Veteran Nursing Process

1234 Words 5 Pages
Veteran’s Health Administration is the nation’s largest integrated health care system with over 1,300 locations. To address concerns about the quality of care provided the administration decided to undergo a “broad organizational transformation.” This transformation included many things to improve patient and employee satisfaction, as well as, safety. Resource redistribution, reevaluation of quality and value standards, and creation of a department-wide database to enable patients, clinicians, and administrators were the top priorities for this change (McCarthy and Blumenthal, 2006). The National Center for Patient Safety was quickly developed to encourage and enforce all of the new modifications. The foremost goal of the Veteran’s Health Administration …show more content…
Assessment in the change process includes creating a culture of safety in the U.S Department of Veterans Affairs health care system, starting with adopting a nonpunitive approach to patient safety (McCarthy and Blumenthal, 2006). In assessment the problem is identified, then data is collected and analyzed (Sullivan, 2013). The next portion starts with asking who, what, when, where and how. This helps to collect the data needed for the problem. After collecting data the next step is to begin analyzing it and to determine which direction to go. In this case study a problem with patient safety was discovered.
This brings us to the planning phase, which involves developing a plan for change; including resources, identifying supporters, opposers; and building a coalition. The proposed areas of change were the organizational culture and empowering local facilities and staff with tools, methods, and initiatives for patient safety improvement (McCarthy and Blumenthal, 2006). “The VA sought the cooperation of Congress, the Joint Council on Accreditation of Healthcare Organizations (JCAHO), and the unions that helped to define what acts would be subject to blame or punitive action” (McCarthy and Blumenthal, 2006, pp.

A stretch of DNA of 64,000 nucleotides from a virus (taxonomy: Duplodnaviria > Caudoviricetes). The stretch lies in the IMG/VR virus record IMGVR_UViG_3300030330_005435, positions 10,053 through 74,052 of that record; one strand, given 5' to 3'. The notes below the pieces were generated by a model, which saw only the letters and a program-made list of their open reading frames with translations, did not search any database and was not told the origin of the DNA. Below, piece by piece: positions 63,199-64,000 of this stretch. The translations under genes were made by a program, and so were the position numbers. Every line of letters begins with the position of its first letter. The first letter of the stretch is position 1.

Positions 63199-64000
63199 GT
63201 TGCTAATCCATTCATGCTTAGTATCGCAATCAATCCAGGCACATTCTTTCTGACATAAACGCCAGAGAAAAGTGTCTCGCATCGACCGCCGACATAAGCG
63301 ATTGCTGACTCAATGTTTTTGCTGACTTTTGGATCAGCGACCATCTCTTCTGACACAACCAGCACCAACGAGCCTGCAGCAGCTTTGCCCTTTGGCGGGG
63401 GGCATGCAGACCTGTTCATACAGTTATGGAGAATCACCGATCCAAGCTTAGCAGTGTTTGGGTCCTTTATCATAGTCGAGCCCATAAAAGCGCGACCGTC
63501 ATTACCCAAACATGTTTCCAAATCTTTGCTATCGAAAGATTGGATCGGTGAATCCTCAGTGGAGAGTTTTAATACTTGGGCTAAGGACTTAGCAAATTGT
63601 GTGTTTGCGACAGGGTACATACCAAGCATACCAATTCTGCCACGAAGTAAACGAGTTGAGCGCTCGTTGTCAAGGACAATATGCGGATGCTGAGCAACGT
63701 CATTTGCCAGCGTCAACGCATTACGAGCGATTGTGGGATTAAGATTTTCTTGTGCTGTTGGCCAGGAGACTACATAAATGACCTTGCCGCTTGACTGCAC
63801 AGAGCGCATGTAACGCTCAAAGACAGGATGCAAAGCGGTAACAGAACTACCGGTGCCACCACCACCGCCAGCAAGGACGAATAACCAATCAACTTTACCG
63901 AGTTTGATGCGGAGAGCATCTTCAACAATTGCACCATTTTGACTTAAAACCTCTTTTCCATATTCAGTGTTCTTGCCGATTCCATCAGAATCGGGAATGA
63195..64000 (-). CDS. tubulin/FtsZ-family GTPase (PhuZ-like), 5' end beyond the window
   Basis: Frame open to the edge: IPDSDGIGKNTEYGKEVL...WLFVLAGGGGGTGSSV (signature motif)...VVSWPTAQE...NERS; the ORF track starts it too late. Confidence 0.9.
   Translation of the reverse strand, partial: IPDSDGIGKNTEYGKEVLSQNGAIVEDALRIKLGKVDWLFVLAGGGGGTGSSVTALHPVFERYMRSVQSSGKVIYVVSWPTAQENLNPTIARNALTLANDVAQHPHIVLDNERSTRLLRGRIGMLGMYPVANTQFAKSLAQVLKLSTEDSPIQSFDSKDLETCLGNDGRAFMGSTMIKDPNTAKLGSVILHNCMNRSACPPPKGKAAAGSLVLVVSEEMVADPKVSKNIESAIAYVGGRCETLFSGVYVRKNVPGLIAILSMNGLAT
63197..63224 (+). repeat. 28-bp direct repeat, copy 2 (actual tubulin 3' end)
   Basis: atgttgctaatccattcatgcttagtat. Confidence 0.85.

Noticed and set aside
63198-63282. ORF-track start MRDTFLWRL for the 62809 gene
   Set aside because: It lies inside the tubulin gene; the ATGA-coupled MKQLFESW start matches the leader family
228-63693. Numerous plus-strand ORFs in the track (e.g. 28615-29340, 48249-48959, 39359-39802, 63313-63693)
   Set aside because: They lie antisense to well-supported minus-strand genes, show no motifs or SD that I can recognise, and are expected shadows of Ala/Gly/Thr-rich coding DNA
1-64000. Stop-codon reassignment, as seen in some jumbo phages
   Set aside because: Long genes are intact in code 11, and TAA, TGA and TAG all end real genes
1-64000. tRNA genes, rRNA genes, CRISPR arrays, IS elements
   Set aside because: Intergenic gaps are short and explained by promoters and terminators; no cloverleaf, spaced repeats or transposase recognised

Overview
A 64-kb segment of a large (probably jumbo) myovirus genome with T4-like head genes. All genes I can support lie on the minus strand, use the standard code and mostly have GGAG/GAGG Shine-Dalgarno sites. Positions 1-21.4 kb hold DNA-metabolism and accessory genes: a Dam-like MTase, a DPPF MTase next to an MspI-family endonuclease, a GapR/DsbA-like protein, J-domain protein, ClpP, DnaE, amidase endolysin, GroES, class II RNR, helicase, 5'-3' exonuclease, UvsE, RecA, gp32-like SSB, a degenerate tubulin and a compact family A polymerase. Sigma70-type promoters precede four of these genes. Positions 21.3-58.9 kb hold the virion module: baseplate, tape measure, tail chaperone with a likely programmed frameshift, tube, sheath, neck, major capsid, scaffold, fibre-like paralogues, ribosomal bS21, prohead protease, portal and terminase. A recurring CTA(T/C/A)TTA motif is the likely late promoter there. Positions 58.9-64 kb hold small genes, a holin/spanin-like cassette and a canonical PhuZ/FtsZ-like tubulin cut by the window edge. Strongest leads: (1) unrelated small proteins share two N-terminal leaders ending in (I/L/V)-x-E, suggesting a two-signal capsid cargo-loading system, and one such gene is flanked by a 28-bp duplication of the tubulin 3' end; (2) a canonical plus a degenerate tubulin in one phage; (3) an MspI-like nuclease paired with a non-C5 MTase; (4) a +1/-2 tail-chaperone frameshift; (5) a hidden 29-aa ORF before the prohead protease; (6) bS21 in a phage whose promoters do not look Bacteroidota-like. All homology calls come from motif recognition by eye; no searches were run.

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This includes helping others prepare for change and how to handle resistance. There were many strategies implemented to improve patient safety. First, criminal acts were defined by certain parameters including: involvement of alcohol, substance abuse, patient abuse, or a purposefully unsafe act. The VA described that these were culpable acts that needed to be handled administratively and not within the patient safety system. Also, the National Center explained that employees should report all adverse events and close calls to the facilities patient safety manager, who would then use a computer system to centrally report these incidents (McCarthy and Blumenthal, 2006). Close calls can be more serious than adverse events. They also provide useful information to help diagnose dormant system weaknesses, which can lead to errors. Along with the implementation stage, the National Center conducted three-day training programs to teach the staff how to use these tools and provide them with ongoing support through calls and site visits (McCarthy and Blumenthal, 2006). The last step is the evaluation; including a feedback mechanism to keep everyone informed of the process, evaluation, and success of the change (Sullivan, 2013, p. 59). The case study they evaluated the process of change by doing a root cause analysis. The root cause analysis was presented to the facility’s CEO, who could choose to approve recommendations for corrective action or propose

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